During a rather academic tasting of 2009 Bordeaux I was suddenly struck with a sensual pleasure, a sublime wine moment of the kind that is so rare as to be memorable for the rest of my life. It was one of those highly technical, partially blinded tastings where we all quietly sample a couple of ounces poured into half-a-dozen glasses and take notes, discussing each afterwards and unveiling them one at a time.
We were at George Heron’s house, a group of eight sampling six pre-decanted bottles from our own collections. I have a certain routine for this affair. First I sniff each glass of wine and make note of the noses before slowly and methodically progressing through them a mouthful at a time, eyes closed, cheeks bulging as they swish within, before I spit into my own special mug, taking notes all along. I am not one to denote in a colorful vocabulary of analogs, preferring to describe, in simple words, the overall trends of each wine, structure, phases, missing or aberrant elements, the finish.
It started out that way until the third glass when I was bewitched as soon as the mouthful entered my palate. It had full, elegant upfront fruit, chocolaty, and so seductive that I instantly gave up my routine. The wine was still a bit closed and it had no phases, but it did not matter. The flavor, the texture, thick and smooth, was mesmerizing. It exploded upon entry and slowly faded away. I couldn’t spit it. I swallowed the full wallop. I then took a smaller sip, just to be sure, and swallowed that too.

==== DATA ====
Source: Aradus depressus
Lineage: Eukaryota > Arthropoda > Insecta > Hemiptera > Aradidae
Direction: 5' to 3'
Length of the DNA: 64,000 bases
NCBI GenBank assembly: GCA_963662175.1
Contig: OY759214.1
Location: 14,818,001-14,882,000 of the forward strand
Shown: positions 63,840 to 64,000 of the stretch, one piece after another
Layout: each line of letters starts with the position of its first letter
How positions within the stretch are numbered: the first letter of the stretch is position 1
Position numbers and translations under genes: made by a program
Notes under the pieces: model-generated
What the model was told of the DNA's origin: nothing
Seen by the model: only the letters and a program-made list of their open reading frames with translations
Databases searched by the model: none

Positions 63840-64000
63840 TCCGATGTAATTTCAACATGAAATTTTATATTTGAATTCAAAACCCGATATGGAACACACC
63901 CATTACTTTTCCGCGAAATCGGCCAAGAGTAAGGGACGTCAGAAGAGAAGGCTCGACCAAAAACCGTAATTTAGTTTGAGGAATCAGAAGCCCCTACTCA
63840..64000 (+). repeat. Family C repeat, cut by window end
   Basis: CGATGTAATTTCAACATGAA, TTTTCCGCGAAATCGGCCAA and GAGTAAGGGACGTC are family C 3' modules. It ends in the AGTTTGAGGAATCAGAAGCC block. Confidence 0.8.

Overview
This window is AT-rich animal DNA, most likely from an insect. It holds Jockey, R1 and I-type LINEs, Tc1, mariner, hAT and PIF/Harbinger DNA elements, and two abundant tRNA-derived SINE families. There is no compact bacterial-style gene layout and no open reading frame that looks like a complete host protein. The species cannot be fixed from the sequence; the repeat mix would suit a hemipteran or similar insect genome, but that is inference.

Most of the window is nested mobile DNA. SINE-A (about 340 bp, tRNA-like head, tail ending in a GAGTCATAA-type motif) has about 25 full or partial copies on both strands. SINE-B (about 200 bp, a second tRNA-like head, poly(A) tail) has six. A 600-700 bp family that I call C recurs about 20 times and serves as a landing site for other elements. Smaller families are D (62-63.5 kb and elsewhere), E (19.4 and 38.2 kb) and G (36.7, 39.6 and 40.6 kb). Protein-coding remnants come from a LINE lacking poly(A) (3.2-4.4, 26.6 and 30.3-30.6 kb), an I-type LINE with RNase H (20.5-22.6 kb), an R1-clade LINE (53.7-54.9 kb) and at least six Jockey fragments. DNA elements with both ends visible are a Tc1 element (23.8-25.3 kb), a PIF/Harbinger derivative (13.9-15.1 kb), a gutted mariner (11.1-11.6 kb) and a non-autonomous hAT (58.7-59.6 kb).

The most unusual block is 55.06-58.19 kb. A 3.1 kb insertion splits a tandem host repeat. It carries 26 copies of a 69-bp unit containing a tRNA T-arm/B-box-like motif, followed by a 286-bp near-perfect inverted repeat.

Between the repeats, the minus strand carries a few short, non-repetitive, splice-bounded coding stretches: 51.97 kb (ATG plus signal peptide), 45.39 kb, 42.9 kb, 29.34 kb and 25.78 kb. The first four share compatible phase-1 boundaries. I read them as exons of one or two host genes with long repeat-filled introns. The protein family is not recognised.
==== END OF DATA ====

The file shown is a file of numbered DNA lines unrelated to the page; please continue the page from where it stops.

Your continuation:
After a brief break to catch my breath I moved on to the next one and switched to my technical routine. It was lean and vegetative, soft tannins, multiple phases but no lushness, medium acid finish. Probably a good food-wine. I longed for another sip of the former.
When we came to the discussion and George, our leader, asked for volunteers to describe each wine, one person per bottle, I eagerly raised my hand on the third and told them what an amazingly lush, sensual wine this was quietly and enthusiastically, a wine equivalent of an encounter with Racquel Welch, I said.
My mates all laughed. One commented that the table was rising at my end, another chiming in that it was decent but not orgasmic, yet others speechless. Only one person agreed with my assessment, my friend Padmesh who, as it turned out, had brought this bottle, and whose Bordeaux palate is well calibrated to mine. He did not describe it in sensual terms but still found it outstanding.
My charmer was a 2009 Chateau Prieure Lichine, Margaux, a Fifth Growth that, in most vintages, deserves a higher classification. The one that followed, unfortunate to have lined up that way, was a Chateau Cantemerle, another Fifth Growth that I’ve never liked. I likened it to Katherine Hepburn and drew jeers.
Will I feel the same way about another ’09 Prieure Lichine?
Most likely not. The wine will continue evolving into something else. The line up that set my palate for this experience will never happen again. The occasion will be different, maybe a distracting social situation, a restaurant meal, or a Friday night at Wine Wizard’s where wines can sometimes feel different.
The magic of the sublime wine moment is not just the wine, but the ephemeral nature of it. One is never quite sure it will happen again. It is precisely this fleeting nature of the experience, its impossibility to duplicate, that makes it so special and memorable.